Tuesday, February 7th, 2017

Tiziano Ferro ft. Carmen Consoli – Il Conforto

And now for the most highly anticipated comeback: the Pleasant Nontroversy Experience!!!


Micha Cavaseno: It’s really overstuffed on that chorus, ready to burst at the seams from the torrential washedness. This is really lame, a dramatic ballad over trancey wild west synths, so eager to burst with shows of passion that read less of romantic overwhelm as people trying to show that they still have a passion that comes easy to youth. It’s got all the subtlety of a modern remake of Overboard, and I love it for just how unabashed it feels despite its garishness.

Crystal Leww: My favorite album of 2014 was Toni Braxton and Babyface’s Love, Marriage & Divorce, which was grown people who have been through some shit singing about some of the shit that they’ve been through. “Il Conforto” feels similarly in that vein. Tiziano Ferro and Carmen Consoli have lush, rich voices that live to emote, and the production here is slightly updated for the modern age. I am reminded of the work that Kavinsky did for the Drive soundtrack, which makes for surprisingly great duet backdrop.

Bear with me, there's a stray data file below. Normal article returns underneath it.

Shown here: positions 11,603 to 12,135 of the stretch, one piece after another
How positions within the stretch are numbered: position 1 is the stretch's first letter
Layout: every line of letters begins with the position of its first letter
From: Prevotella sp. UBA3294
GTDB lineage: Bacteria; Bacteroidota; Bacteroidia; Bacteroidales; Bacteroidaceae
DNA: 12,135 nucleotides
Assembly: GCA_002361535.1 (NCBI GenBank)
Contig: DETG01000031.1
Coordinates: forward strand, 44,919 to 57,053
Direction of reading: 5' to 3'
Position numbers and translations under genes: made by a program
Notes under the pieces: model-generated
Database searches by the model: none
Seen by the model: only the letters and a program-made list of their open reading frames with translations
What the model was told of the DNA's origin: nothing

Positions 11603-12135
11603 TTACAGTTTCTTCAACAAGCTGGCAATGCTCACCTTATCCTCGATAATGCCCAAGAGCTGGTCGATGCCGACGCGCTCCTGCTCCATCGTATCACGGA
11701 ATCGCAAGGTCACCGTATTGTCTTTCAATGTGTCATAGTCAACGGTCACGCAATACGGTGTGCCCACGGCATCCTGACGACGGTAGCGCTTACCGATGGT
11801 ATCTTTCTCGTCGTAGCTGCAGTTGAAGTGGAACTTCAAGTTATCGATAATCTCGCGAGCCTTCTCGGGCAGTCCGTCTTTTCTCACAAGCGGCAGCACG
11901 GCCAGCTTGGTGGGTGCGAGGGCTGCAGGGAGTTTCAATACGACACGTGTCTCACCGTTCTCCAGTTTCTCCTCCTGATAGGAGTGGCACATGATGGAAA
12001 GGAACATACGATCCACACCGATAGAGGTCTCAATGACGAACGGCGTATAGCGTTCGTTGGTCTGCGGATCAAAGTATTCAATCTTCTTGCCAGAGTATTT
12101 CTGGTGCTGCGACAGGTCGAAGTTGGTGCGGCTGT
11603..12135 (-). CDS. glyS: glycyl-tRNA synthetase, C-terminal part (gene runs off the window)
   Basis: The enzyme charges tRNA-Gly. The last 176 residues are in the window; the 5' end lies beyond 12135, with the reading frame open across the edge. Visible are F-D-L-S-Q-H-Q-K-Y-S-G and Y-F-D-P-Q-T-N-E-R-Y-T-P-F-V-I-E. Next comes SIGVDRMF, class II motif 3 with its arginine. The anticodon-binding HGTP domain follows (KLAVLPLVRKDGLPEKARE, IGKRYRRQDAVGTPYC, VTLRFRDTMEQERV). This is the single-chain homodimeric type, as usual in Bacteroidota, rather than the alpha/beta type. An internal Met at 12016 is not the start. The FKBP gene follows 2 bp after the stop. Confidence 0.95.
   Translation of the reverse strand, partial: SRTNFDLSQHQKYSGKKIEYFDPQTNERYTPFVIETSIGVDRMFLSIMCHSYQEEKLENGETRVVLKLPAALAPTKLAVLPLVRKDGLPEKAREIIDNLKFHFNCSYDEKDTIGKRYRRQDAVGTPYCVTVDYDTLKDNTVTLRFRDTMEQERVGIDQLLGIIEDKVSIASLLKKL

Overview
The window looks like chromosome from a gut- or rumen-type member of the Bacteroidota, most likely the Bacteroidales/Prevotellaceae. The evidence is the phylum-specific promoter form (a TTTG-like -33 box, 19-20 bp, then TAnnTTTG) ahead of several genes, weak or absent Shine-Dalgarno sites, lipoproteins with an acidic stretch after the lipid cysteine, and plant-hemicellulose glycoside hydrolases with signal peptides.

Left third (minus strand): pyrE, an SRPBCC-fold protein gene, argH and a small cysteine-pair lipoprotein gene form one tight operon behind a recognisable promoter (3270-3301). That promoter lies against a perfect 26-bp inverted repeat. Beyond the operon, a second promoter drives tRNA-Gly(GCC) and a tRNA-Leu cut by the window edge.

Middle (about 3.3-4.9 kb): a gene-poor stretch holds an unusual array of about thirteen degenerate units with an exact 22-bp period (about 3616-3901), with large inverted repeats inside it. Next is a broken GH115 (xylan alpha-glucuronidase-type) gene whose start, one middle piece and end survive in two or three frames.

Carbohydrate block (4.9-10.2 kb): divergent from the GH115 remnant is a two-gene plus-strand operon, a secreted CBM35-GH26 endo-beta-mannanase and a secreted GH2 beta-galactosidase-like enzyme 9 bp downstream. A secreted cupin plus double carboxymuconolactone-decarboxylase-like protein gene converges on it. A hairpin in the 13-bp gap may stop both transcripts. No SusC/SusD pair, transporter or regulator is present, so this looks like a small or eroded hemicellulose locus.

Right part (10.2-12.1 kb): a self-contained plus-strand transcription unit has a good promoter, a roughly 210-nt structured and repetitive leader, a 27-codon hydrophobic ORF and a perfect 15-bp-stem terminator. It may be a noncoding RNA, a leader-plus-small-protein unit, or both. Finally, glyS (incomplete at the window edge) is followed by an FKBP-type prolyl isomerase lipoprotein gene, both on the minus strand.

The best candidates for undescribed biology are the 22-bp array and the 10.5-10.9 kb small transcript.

Iain Mew: It sounds a bit like a turn of the millennium Pet Shop Boys ballad (the guitar has major “You Only Tell Me You Love Me When You’re Drunk” vibes) with melodic slips into “Don’t Dream It’s Over” and double operatic vocals. I can’t quite tell if that vocal approach, plus listening in another language, is giving it a twist that makes it stand out, or holding it back from me really loving it. Maybe both?

Juana Giaimo: Although Carman Consoli is the one who shows off her vocal abilities, it’s Tiziano Ferro who stands out by his ability to control his voice in a constantly deep, calm and comforting tone.

Jonathan Bradley: Ferro and Consoli’s voices are rich and indulgent; the pair luxuriate in their syllables while the brooding electronic pulse behind them does the reverse, holding back in restraint. That rhythmic underpinning seems to get darker as the song goes on, as if it were carrying its principals alone into the underworld, all else flickering into nothingness around them. The decadence of the high drama, even while not literally operatic, is bracing and affirmative and ultimately quite lovely.

Will Adams: The loping electropop reminded me of earlier Röyksopp, which was already a plus, but the swell in the chorus is what got me. The vocals are mixed too high and the song veers often into conventionality; still, I’d love to have more duets that take this approach.

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One Response to “Tiziano Ferro ft. Carmen Consoli – Il Conforto”

  1. They sang this yesterday at Sanremo festival, very nice. I think understanding the text is important to fully appreciate this song. Proud to see two LGBT Italians come together in such a beautiful harmony.